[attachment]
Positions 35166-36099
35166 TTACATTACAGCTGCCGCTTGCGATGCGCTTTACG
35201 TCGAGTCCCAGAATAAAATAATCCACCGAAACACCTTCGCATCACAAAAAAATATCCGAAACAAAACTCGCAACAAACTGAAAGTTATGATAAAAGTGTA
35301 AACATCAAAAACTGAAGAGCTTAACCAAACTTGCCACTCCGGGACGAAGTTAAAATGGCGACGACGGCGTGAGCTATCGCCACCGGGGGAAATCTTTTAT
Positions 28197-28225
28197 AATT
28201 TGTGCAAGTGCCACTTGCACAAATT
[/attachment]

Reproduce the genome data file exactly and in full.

Positions 35166-36099
35166 TTACATTACAGCTGCCGCTTGCGATGCGCTTTACG
35201 TCGAGTCCCAGAATAAAATAATCCACCGAAACACCTTCGCATCACAAAAAAATATCCGAAACAAAACTCGCAACAAACTGAAAGTTATGATAAAAGTGTA
35301 AACATCAAAAACTGAAGAGCTTAACCAAACTTGCCACTCCGGGACGAAGTTAAAATGGCGACGACGGCGTGAGCTATCGCCACCGGGGGAAATCTTTTAT
Positions 28197-28225
28197 AATT
28201 TGTGCAAGTGCCACTTGCACAAATT